نوع مطلب :مطالب مفید درسی و مقالات ،
The Grapes of Wrath Analysis and (part three)
Ma reports that the open gestures of hostility the family has suffered at the hands of policemen and landowners have made her “mean,” petty, hardened. In Weedpatch, however, for the first time since leaving Oklahoma she is treated like a human being. The camp manager’s kindness rekindles her sense of connection in the world. Ma’s speech underlines the importance of fellowship among the migrants, suggesting that, given their current difficulties, one cannot afford to bear one’s burdens alone.
Throughout The Grapes of Wrath, Steinbeck emphasizes the importance of the self-respect and sense of dignity that Ma displays here. The unfair treatment the migrants receive does not simply create hardship for them; it diminishes them as human beings. As long as people maintain a sense of injustice, however—a sense of anger against those who seek to undercut their pride in themselves—they will never lose their dignity. Pa, Al, and Uncle John return from a day of fruitless searching for work, but Ma remains hopeful, for Tom has been hired.
Summary: Chapter Twenty-Three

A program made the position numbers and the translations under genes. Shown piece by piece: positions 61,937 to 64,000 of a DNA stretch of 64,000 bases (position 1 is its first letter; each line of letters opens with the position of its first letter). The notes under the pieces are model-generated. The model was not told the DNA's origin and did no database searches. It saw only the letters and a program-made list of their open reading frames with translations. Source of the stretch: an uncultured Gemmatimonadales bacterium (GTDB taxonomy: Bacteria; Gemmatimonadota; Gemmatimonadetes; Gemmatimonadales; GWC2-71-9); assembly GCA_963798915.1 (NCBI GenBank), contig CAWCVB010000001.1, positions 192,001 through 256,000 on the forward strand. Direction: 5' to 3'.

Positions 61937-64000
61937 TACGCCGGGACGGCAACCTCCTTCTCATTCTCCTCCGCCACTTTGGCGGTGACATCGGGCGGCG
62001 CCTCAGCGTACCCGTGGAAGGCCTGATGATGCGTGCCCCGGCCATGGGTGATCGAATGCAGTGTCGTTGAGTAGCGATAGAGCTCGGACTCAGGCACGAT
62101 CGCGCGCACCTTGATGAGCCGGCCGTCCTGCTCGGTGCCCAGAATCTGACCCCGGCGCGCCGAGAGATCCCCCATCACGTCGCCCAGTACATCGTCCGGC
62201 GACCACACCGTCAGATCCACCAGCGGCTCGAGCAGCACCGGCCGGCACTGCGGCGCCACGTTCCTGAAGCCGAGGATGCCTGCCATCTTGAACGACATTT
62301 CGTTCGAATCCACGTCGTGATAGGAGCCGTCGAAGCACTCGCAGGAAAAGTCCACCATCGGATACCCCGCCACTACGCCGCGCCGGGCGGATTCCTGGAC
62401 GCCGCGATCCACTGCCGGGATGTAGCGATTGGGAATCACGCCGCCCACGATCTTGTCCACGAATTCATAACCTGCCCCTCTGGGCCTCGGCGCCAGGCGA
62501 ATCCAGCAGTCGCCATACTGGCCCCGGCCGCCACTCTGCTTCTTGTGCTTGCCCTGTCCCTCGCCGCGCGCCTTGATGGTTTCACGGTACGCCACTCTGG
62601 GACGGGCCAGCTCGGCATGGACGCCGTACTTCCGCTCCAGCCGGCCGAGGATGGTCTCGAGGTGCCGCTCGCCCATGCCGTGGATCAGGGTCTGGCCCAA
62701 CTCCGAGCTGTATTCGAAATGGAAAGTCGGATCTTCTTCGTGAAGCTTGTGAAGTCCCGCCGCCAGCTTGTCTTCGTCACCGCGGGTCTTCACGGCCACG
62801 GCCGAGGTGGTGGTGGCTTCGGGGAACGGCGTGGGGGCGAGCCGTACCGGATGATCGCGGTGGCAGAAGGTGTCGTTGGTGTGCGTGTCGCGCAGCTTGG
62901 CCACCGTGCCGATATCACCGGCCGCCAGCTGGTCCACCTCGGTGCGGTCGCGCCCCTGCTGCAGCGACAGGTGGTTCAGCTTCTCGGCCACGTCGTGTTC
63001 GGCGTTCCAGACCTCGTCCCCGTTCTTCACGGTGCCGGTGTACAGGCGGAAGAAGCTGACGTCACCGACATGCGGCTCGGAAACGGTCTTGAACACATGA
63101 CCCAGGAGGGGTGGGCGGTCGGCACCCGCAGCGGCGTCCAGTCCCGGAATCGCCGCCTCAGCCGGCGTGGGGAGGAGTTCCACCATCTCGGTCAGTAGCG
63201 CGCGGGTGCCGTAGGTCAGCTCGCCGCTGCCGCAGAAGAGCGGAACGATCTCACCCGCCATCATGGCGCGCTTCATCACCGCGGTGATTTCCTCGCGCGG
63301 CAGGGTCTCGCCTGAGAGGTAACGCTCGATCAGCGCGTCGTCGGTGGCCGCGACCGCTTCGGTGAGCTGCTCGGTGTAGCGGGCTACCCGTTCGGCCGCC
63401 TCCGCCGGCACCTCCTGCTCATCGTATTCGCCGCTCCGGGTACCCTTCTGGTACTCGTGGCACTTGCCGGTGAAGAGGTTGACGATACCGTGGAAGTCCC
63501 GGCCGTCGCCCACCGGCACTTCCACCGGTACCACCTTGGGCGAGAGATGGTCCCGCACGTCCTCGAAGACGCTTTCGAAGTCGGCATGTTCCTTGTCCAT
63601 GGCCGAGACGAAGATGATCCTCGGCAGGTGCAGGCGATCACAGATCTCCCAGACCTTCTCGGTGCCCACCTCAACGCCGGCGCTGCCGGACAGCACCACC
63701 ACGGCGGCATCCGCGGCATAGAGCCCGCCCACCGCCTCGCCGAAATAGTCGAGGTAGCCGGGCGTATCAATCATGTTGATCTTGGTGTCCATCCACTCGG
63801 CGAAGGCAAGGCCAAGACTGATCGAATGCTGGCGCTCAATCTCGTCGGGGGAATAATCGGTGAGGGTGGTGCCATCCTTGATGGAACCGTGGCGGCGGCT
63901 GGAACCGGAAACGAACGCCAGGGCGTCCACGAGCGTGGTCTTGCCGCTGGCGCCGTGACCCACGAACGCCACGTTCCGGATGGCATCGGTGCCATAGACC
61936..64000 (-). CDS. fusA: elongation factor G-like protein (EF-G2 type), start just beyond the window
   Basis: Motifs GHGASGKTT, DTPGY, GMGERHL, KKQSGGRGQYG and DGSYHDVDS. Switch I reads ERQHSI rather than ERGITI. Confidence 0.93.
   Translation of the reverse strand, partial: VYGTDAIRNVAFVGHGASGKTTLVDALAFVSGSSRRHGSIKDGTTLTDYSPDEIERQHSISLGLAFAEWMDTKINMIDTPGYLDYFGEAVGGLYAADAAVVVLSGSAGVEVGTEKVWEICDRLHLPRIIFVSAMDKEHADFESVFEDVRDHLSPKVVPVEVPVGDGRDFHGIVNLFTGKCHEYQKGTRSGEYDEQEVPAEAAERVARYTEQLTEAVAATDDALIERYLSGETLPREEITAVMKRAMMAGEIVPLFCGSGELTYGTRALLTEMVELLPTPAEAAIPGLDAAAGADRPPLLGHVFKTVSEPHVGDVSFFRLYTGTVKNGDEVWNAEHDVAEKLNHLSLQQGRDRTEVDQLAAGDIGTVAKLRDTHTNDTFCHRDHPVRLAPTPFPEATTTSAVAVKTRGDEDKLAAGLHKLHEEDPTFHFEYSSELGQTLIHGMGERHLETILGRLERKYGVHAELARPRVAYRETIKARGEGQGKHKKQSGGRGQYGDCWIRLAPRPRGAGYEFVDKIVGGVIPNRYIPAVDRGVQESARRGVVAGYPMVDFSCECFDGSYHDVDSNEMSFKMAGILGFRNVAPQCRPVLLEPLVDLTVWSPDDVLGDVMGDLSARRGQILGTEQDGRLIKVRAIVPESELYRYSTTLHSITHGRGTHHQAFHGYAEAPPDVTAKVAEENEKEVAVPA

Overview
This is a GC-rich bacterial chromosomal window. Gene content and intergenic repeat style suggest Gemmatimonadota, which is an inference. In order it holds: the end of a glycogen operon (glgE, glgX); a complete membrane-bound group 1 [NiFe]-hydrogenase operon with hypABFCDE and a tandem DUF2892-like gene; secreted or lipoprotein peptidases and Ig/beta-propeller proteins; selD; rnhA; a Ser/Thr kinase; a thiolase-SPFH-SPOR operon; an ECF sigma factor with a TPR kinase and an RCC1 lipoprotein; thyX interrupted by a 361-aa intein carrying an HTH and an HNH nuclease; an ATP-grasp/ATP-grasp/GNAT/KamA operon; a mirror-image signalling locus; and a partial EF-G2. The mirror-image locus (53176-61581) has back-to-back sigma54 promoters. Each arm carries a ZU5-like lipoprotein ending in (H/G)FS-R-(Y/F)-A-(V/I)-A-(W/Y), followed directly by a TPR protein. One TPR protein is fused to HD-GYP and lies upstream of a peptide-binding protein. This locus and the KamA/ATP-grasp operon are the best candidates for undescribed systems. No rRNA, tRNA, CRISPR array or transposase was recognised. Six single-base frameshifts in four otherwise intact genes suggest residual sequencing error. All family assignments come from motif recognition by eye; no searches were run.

When the people are not working or looking for work, they make music and tell folktales together.
Summary: Chapter Twenty-Four
It is the night of the camp dance—the night that the Farmers’ Association plans to start a riot and have the camp shut down. Ezra Huston, the chairman of the camp committee, hires twenty men to look out for instigators and preempt the riot. As the music begins, Tom and the other men quickly spot three dubious-looking men. When one of the suspected troublemakers picks a fight by stepping in to dance with another man’s date, the men apprehend the trio and evict them from the camp. Before they leave, Huston asks the three why they would turn against their own brothers, and the men confess that they have been well paid to start a riot.
Analysis: Chapters Twenty-Two–Twenty-Four
In the Weedpatch government camp, perhaps for the first time since leaving Oklahoma, the family finds itself in a secure position. Tom finds a job, and the camp manager treats Ma with such dignity. The charity, kindness, and goodwill that the migrants exhibit toward one another testifies to the power of their fellowship. Life in Weedpatch disproves the landowners’ beliefs that “Okies” lead undignified, uncivilized lives. The Joads’ experiences in the Weedpatch camp serve to illustrate one of the novel’s main theses: humans find their greatest strength in numbers. As the novel moves into its final chapters, this philosophy takes center stage. The unity of the migrants poses the greatest threat to landowners and the socioeconomic system on which they thrive.